Prof Smith said this study is important on a global scale because "more and more people are living in urban environments that are known to increase risk of circadian disruption and, by extension, adverse mental health outcomes".
"To look at this in more detail, it will be useful for future studies to track participants' rest-activity patterns over time to see whether disturbed rhythms can predict whether someone is more likely to go on to develop a mood disorder", commented author Dr Laura Lyall from the University of Glasgow.
The results held true even when the potential impact of factors such as old age, unhealthy lifestyle, obesity, and childhood trauma were taken into account, they reported in The Lancet Psychiatry, a medical journal.
Researchers of this study analyzed activity data from 91,105 participants (aged, 37-73 years) from the UK Biobank general population cohort to obtain the relative amplitude of the study population (a variable to determine the degree to which circadian rhythms of rest-activity cycles is disrupted). "I don't think it's unreasonable to say this is another piece of evidence that might suggest we should all be more mindful of our natural rhythms of activity and rest", Professor Smith explained.
For the large study, the researchers examined activity data of 91,105 people from the United Kingdom who were aged between 37 to 73 years.
All participants wore accelerometers for seven days between 2013 and 2015 to record their activity. This information was linked to mental health questionnaires to assess symptoms of mental disorders and subjective wellbeing and cognitive function. Circadian disruption was also associated with lower well-being, higher neuroticism, increased loneliness, less happiness and health satisfaction, more mood swings, and a slower reaction time.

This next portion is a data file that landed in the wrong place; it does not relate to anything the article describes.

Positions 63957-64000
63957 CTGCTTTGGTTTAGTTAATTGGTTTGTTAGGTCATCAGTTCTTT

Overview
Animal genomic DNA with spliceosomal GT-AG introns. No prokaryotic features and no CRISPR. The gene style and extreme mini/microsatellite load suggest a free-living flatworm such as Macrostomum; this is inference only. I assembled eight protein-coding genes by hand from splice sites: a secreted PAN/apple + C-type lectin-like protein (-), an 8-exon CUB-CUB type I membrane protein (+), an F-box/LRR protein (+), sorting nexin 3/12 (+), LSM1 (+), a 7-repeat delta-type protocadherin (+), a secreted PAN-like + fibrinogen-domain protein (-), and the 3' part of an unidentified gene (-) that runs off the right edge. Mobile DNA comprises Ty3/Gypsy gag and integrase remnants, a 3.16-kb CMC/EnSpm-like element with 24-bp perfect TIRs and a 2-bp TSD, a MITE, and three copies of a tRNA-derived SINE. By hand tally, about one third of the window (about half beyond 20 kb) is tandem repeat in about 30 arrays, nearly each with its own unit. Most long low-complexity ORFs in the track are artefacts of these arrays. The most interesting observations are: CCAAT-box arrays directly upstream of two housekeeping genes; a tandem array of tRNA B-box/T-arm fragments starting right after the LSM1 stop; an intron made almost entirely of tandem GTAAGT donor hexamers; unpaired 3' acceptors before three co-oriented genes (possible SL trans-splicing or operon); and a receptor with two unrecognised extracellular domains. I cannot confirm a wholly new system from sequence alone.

The scientists found that people who experienced more circadian disruption were between 6% and 10% more likely to have been diagnosed with a mood disorder than people who had more typical sleep cycles.
But the findings "reinforce the idea that mood disorders are associated with disturbed circadian rhythms", said Lyall.
"The circadian system undergoes developmental changes during adolescence, which is also a common time for the onset of mood disorders", he added. "It might be that the UK Biobank provides the template and impetus for a resource of a similar scale in adolescents and younger adults to help transform our understanding of the causes and consequences, prevention, and treatment of mental health disorders".
 Quotes direct from authors and can not be found in text of Article. The researchers objectively measured the rest and activity rhythm patterns which is known as relative amplitude.
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